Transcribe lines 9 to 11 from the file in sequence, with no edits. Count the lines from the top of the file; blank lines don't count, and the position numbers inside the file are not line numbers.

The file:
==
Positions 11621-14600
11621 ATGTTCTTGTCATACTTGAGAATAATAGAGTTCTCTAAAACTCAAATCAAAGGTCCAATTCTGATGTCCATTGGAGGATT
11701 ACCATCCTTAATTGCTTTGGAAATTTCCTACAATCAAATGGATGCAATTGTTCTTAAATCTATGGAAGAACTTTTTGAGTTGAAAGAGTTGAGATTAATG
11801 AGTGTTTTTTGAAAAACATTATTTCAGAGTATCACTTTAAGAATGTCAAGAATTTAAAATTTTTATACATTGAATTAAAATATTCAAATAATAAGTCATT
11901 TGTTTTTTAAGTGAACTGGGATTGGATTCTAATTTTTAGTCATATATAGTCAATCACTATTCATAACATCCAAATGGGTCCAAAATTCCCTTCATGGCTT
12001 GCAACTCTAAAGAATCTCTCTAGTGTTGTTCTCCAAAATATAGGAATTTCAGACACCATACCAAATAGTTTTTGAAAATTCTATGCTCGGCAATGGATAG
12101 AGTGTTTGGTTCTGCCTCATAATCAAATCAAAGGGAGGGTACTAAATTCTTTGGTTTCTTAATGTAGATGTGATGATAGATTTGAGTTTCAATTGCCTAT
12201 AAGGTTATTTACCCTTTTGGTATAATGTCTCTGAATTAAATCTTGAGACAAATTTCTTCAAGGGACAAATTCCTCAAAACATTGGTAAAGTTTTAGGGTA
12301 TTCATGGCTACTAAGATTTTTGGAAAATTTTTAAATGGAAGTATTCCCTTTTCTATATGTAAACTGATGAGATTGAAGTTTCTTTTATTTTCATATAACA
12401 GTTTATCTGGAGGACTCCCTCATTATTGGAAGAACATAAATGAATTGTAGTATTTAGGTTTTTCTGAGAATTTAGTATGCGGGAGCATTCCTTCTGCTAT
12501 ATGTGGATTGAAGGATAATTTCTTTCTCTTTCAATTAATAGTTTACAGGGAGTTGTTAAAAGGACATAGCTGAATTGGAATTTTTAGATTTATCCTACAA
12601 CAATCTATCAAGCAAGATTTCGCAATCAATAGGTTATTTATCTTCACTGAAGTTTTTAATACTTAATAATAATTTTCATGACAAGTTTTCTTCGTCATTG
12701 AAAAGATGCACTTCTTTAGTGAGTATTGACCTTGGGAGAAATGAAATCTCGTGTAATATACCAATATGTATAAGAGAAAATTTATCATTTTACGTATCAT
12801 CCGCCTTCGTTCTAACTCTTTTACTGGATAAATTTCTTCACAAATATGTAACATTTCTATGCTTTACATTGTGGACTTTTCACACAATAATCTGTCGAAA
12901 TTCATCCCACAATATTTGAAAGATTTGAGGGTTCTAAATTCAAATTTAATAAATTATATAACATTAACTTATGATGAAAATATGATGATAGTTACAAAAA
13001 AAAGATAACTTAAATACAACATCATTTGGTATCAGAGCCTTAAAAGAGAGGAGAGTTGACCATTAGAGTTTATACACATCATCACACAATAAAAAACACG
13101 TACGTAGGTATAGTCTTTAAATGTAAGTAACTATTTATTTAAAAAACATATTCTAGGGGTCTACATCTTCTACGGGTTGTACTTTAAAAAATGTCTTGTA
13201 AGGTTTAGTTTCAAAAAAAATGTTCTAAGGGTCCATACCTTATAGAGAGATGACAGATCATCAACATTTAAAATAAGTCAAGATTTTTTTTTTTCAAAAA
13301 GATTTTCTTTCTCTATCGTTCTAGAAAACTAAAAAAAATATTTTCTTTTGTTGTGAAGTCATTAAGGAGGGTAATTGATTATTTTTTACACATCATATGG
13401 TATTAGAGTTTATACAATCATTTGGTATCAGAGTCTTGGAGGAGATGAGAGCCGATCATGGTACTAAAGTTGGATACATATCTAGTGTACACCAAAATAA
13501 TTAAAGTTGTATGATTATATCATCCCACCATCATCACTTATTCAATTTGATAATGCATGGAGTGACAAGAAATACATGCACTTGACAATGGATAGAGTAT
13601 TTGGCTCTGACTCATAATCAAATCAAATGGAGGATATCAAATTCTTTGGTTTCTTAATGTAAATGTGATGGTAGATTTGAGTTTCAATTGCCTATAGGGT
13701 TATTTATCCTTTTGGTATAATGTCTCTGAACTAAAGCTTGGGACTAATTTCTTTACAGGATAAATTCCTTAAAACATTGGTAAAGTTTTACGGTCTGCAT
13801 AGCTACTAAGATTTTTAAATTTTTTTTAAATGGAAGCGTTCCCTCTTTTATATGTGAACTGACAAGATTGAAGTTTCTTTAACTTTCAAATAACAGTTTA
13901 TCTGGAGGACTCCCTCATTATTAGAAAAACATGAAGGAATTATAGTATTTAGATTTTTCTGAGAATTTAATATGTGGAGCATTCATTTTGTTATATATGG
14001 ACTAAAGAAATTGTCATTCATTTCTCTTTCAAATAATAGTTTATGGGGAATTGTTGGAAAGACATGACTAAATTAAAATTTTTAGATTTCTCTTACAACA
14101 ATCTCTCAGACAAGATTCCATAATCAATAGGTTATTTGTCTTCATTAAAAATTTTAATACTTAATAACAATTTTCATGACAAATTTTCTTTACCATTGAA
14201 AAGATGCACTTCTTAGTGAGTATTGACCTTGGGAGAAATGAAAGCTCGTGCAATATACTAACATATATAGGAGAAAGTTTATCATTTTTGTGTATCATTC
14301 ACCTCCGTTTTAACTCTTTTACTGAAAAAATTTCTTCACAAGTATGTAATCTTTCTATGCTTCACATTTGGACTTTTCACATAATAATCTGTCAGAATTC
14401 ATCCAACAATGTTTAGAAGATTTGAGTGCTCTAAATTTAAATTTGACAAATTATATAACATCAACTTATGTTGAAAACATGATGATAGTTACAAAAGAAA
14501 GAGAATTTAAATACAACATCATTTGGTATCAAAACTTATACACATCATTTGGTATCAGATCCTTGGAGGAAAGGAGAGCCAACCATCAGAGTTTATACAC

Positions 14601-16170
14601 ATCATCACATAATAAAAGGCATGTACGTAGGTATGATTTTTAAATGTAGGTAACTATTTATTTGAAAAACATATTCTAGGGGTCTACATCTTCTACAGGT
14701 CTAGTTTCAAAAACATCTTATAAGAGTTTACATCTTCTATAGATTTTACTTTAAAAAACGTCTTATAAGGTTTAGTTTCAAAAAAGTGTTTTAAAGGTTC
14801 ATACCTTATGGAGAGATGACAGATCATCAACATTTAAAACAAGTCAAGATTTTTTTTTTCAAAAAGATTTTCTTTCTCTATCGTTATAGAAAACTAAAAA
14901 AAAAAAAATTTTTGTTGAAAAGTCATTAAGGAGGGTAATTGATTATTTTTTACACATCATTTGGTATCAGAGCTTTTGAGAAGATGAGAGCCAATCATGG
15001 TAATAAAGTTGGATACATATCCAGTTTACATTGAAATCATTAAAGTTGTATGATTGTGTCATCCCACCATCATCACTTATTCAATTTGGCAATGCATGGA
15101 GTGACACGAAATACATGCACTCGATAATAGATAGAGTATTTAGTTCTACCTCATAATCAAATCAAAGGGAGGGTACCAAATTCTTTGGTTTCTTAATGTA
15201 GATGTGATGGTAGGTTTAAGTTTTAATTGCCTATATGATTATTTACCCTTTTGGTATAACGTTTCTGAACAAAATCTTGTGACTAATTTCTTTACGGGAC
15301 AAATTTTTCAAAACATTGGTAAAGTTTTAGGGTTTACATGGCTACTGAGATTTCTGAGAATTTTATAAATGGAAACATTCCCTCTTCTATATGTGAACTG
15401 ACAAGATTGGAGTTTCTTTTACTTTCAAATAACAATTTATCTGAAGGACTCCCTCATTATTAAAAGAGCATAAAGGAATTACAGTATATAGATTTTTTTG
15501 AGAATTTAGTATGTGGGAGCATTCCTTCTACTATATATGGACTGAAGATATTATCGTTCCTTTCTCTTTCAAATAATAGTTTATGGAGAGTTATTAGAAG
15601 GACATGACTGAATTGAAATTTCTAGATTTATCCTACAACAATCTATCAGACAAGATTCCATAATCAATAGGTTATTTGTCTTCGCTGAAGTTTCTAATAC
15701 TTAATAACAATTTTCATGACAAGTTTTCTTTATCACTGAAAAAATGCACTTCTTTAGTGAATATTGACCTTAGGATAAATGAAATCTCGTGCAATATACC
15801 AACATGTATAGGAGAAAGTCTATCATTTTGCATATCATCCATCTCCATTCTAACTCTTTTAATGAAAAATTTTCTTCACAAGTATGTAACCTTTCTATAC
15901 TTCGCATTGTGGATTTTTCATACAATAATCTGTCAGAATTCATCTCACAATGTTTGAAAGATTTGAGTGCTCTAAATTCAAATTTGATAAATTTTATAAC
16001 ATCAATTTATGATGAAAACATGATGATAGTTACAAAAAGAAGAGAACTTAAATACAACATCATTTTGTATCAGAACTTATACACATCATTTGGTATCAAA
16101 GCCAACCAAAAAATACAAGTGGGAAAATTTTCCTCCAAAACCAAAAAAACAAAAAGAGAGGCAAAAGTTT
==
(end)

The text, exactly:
12301 TTCATGGCTACTAAGATTTTTGGAAAATTTTTAAATGGAAGTATTCCCTTTTCTATATGTAAACTGATGAGATTGAAGTTTCTTTTATTTTCATATAACA
12401 GTTTATCTGGAGGACTCCCTCATTATTGGAAGAACATAAATGAATTGTAGTATTTAGGTTTTTCTGAGAATTTAGTATGCGGGAGCATTCCTTCTGCTAT
12501 ATGTGGATTGAAGGATAATTTCTTTCTCTTTCAATTAATAGTTTACAGGGAGTTGTTAAAAGGACATAGCTGAATTGGAATTTTTAGATTTATCCTACAA